And so comes upon us, dropping straight from the cosmetic heavens of Vogue, a film on women empowerment. Which in the first place is a tickling irony. But the irony sharpens its edge when a film-maker who floored us with Queen, and his understanding of the acute manoeuvres of patriarchy within love, makes such a film. And moreover, fields it in as every woman’s Utopia.
This video though does other great things. It brings back to us questions that we might, in the adrenalin of the movements, have become complacent of.
1. Why do we need a helpless damsel in distress to justify her protection?
2. Why do we need protection to justify empowerment?
3. Why do we need to call upon chivalry, to appeal to the Indian Male and their virtues of considering this fight as worth fighting for?
4. Why must we forget about self empowerment? Seriously, she needed him to open the bonnet?
5. Ever wondered why ‘protection’ requires sexist conduct? She then has to be a damsel in distress, unable to fix her car. They dont need to be justified. Their mothers don’t call them at night to ask where they are. They are macho, prowling the streets, drunk of course, can’t help but harden when they look up her skirt. And yes, basically, she wont make it in life without the men?
6. Why do we need to redeem men with glad eyes?Â “They’re looking, jerking off on you… but see, wow! they’re dropping you home.”?
7. Why does women empowerment and its cinematic imagination get stuck in all of the above? Ill give you a situation. A woman loved. And then she fell out of love. He kissed her back one last time. Told her she was wonderful. Told her he will always love her. Told her, maybe he’ll break down, but will survive. Ill give you the counterpart, the dis-empowerment – He let her go, but followed her, stalked her everyday, inundated her phone/fb/classroom/chai tapri with recurring public humiliation, of how she used him, of how she was a slut etc.
Ill tell you what. The dis-empowering counterpart is a joke on Bollywood. That’s how the boy gets his girl. For Bollywood, that’s Prince Charming sweeping you off your feet.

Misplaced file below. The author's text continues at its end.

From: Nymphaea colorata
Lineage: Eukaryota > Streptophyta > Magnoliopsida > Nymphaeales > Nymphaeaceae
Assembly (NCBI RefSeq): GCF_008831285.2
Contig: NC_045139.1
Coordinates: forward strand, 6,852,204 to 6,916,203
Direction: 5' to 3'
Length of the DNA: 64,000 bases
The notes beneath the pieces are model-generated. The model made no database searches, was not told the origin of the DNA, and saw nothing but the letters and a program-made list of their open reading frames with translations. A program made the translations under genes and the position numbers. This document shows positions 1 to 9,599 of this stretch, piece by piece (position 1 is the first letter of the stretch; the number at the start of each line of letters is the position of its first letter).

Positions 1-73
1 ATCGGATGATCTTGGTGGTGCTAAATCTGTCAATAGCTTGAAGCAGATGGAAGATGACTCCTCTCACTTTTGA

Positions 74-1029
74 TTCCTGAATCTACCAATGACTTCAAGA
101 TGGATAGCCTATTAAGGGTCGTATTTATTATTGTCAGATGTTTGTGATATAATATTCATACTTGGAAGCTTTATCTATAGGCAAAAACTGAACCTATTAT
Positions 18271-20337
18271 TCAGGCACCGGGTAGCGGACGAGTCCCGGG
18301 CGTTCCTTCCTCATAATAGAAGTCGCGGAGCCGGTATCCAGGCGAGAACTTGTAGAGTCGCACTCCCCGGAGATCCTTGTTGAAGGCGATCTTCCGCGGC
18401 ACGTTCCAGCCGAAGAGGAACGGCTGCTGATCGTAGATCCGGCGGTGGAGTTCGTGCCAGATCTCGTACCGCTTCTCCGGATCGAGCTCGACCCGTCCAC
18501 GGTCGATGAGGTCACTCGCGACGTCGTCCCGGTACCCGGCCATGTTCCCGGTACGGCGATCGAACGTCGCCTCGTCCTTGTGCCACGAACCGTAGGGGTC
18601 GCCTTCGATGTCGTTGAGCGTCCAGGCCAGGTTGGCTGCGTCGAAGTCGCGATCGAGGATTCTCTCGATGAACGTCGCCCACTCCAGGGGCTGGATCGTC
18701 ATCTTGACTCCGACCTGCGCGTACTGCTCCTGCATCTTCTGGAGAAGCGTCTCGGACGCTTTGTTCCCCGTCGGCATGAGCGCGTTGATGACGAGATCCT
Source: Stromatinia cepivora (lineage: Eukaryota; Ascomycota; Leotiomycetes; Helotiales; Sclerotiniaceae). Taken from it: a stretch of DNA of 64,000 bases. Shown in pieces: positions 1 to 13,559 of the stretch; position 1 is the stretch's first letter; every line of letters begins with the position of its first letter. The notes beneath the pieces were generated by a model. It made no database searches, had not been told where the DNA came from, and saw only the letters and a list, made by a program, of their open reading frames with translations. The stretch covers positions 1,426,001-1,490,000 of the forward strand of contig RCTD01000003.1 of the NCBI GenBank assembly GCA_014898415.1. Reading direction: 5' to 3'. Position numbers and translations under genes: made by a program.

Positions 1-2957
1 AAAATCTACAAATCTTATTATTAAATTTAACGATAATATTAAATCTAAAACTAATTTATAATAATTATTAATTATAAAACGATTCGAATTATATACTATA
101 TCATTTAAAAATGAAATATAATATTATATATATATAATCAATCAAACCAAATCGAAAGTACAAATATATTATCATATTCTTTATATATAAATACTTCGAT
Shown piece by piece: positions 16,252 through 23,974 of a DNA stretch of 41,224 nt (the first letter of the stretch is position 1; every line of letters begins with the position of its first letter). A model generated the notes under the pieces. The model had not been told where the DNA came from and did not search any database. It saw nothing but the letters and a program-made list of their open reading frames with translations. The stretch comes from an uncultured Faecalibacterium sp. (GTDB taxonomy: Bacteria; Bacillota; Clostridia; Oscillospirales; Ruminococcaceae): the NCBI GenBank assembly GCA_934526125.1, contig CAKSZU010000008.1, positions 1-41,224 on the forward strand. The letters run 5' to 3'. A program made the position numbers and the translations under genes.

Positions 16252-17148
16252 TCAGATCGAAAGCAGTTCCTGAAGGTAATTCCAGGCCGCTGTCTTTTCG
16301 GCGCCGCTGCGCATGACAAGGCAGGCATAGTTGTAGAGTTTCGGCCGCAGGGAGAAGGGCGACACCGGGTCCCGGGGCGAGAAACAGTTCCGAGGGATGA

Would Bollywood ever understand –
“Agar ek ladki bhaagti hai,
Toh zaruri nahi ki koi ladka bhi bhaaga hoga” (Alokdhanwa)
8. This recurrent need to justify the male position, He For SheÂ et al is hogwash.Â This is a newer, more tactful patriarchy we are going to be tied down to. Or maybe its way too old! Maybe Vikas Behl should’ve given credits to Cinderella. Good adaptation! Bad Story!
9. Get over trying to define/redefine what ‘Real’ men do, or what ‘Real’ women do. A lot lies in between. Its called Human. And I don’t need to call upon Manliness/Womanliness to justify or ever romanticise that. Set a human precedent! Beyond Men and Women. As we’ve seen in cases of many female athletes, the ‘realness’ of being a man/woman is rather oppressive!
10. A brother/Husband/Father/Mother/Sister/Friend/Boss/Teacher have all been brought up within this patriarchy. I am as socially conditioned to patriarchy as is my brother.
At every step, we must choose, fight it within ourselves. How many decisions are we trusting her with? Or how many decisions of her’s are we labelling as that of a Slut/Love Jihad/against the Khap/Against ‘Nature’/Against ‘tradition’/Against her own good or safety?
I dont need you to come and help me
Because I am beginning to see what’s tying us down
I need you to come and fight alongside me
Because your liberation is tied to mine
Or something like that!
Our message should be loud, clear and Bekhauf. This is not my Utopia, this is not the Utopia of the people you are trying to tap as your market. Not yet. Lets fight this within ourselves a little more. Hok Kolorob!
Save me from this brand of Bollywood Feminism!